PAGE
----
Fake Sales at Top Retailers: The Power of Discounts

Los Angeles City Attorney Mike Feuer filed a lawsuit against Macy’s, Kohls, JC Penney and Sears for deceptive advertising. These firms allegedly advertised a high original price with a low sale price without ever having sold the product at the advertised original price. The law in California states that these firms must have sold the product at the original price within the previous three months.

We will let Mike Feuer deal with the legality. Let’s talk about the power of discounts.

Assume a product sells for $10. You want this product and are willing to pay the price. However, how much better would you feel if you knew the product normally sells for $20 and you could buy it at $10? If you think about it, the normal price should be irrelevant to your decision. But it’s not. It feels so good to get a discount.

This is one implementation of a concept called reference price. A reference price is simply the price the shopper believes the product should sell for. Reference prices are formed many ways. One way is when a shopper has shopped for a period of time, knows the price of a product and then sees it go on sale. This is based on the shopper’s own observations.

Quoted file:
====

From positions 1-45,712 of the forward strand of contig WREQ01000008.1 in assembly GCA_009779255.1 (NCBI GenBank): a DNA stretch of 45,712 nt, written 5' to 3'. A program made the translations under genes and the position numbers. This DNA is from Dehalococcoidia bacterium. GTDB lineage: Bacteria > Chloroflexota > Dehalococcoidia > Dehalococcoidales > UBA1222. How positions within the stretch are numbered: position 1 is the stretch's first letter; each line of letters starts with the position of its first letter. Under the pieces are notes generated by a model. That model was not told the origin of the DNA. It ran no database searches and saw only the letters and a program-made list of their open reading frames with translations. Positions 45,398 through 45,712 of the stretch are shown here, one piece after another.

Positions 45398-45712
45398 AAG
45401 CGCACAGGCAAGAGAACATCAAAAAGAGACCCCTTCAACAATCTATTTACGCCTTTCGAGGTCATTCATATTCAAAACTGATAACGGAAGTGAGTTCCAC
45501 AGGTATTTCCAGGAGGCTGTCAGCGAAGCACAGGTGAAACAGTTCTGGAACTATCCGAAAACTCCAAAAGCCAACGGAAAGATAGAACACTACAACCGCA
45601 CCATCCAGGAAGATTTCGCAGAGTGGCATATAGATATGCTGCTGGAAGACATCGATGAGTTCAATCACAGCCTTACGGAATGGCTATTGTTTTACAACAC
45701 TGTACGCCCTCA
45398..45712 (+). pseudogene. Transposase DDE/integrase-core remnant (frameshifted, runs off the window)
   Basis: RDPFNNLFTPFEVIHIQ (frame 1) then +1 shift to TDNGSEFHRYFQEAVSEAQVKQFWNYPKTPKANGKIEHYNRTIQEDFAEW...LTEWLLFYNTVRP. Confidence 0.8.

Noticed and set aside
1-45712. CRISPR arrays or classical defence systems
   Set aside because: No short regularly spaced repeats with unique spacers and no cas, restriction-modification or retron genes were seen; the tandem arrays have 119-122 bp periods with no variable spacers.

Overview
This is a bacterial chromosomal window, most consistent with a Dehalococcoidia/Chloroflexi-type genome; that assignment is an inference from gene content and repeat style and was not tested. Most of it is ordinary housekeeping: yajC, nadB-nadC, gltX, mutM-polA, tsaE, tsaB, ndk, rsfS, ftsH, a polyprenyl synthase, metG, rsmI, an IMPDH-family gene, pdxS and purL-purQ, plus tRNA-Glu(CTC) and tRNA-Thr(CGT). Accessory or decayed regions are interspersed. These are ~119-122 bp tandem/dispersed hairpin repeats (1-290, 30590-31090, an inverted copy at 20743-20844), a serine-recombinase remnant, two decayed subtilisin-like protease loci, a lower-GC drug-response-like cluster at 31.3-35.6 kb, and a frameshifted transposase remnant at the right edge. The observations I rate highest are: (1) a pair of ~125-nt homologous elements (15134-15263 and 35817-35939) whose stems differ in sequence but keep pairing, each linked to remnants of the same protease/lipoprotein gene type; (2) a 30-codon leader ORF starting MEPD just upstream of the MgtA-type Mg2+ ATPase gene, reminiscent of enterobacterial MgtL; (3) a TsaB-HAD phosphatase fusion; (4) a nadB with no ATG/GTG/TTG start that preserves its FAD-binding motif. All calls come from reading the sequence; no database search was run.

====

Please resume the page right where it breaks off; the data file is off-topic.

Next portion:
However, businesses are able to manipulate reference prices. Some companies write something like “sold elsewhere at $20” on the price tag. It is possible to price similar products near this one at $20 so the lower-priced product looks like a good deal. They often advertise the suggested retail price. The easiest way to set a reference price is to simply lower the normal price of an item and be sure to let people know you lowered the price.

However, in this case it appears that these retailers simply lied. They said the product used to sell at a higher price, but in reality it never did.

Unfortunately this deceptive practice seems to happen online a lot. As an example, I chose a product, the Nikon D7200 DSLR (body only) camera. List price on the NikonUSA site shows $1199. However, several sites show the list price at $1299. And one site showed the list price as $1500.

Kudos to two big retailers, BestBuy and Amazon, who properly showed the list price as $1199.

Perceived discounts are a powerful marketing tool. As marketers we should consider them, but let’s be sure to remain ethical. Please don’t lie to your market.

Mark Stiving

Mark Stiving

Mark Stiving is chief pricing educator with Impact Pricing LLC. Connect with him on LinkedIn

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